• Forearm problems appear to be in vogue in the league, at least among good Southern pitchers. Jake Peavy was near his Mobile home testing his arm (after his wife gave birth–congrats) and the flexor tendinitis was enough to push him to the DL. It’s not considered a severe injury, but just enough to keep the Pads ace off the mound as a precaution. Expect him to be out the minimum and to come back without much problem. With the staff also missing DL’d David Wells, suffering through sub-par seasons by Adam Eaton and Brian Lawrence as well as the flailings of Ismael Valdez, it’s shocking to see the Pads atop the NL West. Thanks, Dodger losing streak!

  • Miguel Cabrera–or as I call him, “Future MVP”–is playing with a mild groin strain. He left Thursday’s game as a precaution, and this has contributed to his recent struggles at the plate. While the injury doesn’t appear to be serious, it’s worth watching. Cabrera has been remarkably hardy thus far in his professional career.

  • Last year, Jeff Cooper and the Phillies’ medical staff was named the top staff at the ASMI Injuries in Baseball Course (which will be held this January in Scottsdale–contact me if you’re interested in going). Along with the Giants, Devil Rays, and a few others, the Phillies have been acknowledged to be at the top of the ladder. That background helps you understand why it was such a shock when Billy Wagner went negative early against Cooper. While I haven’t been able to get Wagner’s full side of the story, I have to side with Cooper on this. It’s doctors, not trainers, that prescribe medication, and last I checked, Wagner doesn’t have a Masters degree in anything, let alone sports medicine. Wagner’s cascading problems have to worry Phillies fans. I’ll be following this story and hope to have more info to you soon.

  • It was another setback for Jose Reyes, but only a minor one. Changes to his running style contributed to ongoing lower back pain–and remember, this is chronic back pain interrelated to his hamstring problems–so he’ll need a couple more days in rehab. I’m a bit lost on when his rehab started and how the rule is actually enforced, but that’s the least of Reyes’ worries.

  • You know all that stuff I said about labrums recently? Well, it’s still true, but we’re now starting to see some exceptions, as newer surgical techniques like mechanical anchoring are netting promising results. One of the key cases to watch is David Williams of the Pirates. He’s nearly two years past a scope of his shoulder by Dr. James Andrews to fix a SLAP tear, but he seems to be returning to previous levels. At Triple-A, he’s among the PCL leaders in strikeouts. His 77 innings last year seem to be a good start, and he’s building off the early success. Like Gil Meche, there are some questions about his stamina and velocity, but his command seems to be back to previous levels. At 25, Williams has time to get back to the majors and as a lefty, he’ll get plenty of chances. PECOTA is very negative on Williams, but as an experiment, he remains interesting to those hoping to solve the labrum mystery.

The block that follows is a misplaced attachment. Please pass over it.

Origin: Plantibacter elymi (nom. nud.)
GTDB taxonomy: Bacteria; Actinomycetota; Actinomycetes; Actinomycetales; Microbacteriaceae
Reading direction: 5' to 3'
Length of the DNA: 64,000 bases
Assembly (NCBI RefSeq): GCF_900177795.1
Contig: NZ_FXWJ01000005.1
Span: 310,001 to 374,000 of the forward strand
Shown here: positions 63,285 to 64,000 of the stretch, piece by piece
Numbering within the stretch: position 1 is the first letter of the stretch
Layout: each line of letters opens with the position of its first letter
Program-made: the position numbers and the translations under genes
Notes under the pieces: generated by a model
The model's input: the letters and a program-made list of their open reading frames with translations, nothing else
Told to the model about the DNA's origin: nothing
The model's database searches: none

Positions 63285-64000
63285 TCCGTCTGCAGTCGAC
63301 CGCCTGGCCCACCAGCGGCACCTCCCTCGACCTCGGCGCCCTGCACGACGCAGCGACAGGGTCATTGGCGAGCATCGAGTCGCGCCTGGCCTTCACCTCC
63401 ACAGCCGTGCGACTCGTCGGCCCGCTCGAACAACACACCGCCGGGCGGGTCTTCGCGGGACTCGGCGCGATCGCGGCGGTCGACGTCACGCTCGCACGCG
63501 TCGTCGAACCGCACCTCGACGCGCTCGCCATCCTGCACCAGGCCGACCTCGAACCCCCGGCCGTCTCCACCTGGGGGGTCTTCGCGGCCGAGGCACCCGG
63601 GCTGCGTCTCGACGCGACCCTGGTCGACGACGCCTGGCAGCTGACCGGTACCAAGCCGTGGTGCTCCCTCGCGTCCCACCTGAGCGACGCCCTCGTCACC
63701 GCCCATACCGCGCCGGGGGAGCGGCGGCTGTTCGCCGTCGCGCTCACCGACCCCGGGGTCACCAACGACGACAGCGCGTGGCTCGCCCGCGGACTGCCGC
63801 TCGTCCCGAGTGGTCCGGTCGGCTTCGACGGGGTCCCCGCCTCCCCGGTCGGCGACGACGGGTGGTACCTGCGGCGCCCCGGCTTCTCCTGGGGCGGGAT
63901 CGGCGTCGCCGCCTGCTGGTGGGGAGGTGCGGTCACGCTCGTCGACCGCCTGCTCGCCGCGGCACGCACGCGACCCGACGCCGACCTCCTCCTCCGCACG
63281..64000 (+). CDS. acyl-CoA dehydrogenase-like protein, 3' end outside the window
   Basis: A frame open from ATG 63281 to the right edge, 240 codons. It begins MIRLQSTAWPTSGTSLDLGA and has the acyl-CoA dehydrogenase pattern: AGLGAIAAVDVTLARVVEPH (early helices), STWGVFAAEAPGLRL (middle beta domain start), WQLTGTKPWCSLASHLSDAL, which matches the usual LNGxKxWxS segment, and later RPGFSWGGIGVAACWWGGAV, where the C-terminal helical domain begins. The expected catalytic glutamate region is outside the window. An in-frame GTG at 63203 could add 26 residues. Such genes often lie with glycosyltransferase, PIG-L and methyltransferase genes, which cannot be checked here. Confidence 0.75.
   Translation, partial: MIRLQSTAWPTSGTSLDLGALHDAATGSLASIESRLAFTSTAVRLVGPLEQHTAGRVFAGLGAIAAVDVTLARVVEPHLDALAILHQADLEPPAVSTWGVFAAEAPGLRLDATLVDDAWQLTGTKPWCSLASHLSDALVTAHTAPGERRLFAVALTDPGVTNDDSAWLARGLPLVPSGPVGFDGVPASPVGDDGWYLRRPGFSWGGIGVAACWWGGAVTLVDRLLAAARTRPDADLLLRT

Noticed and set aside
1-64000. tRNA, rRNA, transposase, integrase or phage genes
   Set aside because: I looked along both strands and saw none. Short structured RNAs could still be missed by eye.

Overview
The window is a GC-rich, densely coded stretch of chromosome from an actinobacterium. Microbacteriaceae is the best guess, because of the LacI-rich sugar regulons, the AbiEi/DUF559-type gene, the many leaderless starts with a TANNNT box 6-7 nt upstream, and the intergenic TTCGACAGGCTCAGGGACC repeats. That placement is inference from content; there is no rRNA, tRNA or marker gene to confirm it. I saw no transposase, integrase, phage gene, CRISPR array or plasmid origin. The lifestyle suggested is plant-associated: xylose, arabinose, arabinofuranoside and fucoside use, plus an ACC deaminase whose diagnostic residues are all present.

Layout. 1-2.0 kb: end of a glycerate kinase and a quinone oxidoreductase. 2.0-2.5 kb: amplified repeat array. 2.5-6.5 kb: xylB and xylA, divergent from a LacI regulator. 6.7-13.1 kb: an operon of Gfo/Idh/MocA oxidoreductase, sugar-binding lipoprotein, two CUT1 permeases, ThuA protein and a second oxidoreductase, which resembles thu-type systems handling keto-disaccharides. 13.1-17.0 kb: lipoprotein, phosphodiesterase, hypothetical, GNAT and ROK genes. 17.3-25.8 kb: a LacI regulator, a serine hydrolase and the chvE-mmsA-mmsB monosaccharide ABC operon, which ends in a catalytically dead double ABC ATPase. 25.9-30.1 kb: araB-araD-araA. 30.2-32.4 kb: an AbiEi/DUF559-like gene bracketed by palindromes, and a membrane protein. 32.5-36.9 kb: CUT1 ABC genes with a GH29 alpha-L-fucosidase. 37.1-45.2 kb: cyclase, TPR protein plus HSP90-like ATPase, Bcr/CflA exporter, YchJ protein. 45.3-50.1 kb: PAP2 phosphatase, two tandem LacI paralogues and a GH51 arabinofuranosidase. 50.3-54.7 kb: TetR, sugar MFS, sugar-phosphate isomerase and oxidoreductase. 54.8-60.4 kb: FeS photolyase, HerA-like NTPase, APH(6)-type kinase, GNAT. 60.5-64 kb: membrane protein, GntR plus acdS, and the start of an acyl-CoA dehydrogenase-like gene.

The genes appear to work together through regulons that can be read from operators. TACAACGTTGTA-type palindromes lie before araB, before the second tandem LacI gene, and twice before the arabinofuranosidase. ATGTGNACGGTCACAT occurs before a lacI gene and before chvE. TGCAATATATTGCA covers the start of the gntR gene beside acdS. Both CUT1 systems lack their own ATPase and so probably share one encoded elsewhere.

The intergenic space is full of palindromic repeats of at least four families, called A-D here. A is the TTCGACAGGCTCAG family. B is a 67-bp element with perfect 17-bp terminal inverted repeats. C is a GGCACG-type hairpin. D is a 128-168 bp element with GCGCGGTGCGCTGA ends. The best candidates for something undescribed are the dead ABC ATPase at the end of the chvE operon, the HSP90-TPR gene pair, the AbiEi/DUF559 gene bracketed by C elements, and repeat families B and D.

• Quick Cuts: Joe Mauer played DH and should catch on Friday. He’ll be back in the Twins lineup early next week…Hideo Nomo heads to the DL. Edwin Jackson could get the call (but I’ve been really bad at calling these lately)…Trot Nixon played the field and made a couple plays in Fort Myers. He’s a week away, at best…Orlando Hudson heads to the DL–maybe. The Jays will make a decision on Friday. Forewarned is forearmed.

If you didn’t have enough reason to come to the Rooftop Game on Monday, it’s looking like we’ll see a Greg Maddux/Roy Oswalt matchup. Tasty. On Sunday, I’ll be at the Indy 500–I’ll be the guy in the hat, so be sure to say hi. Until next time, have a great Memorial Day weekend, and stay healthy.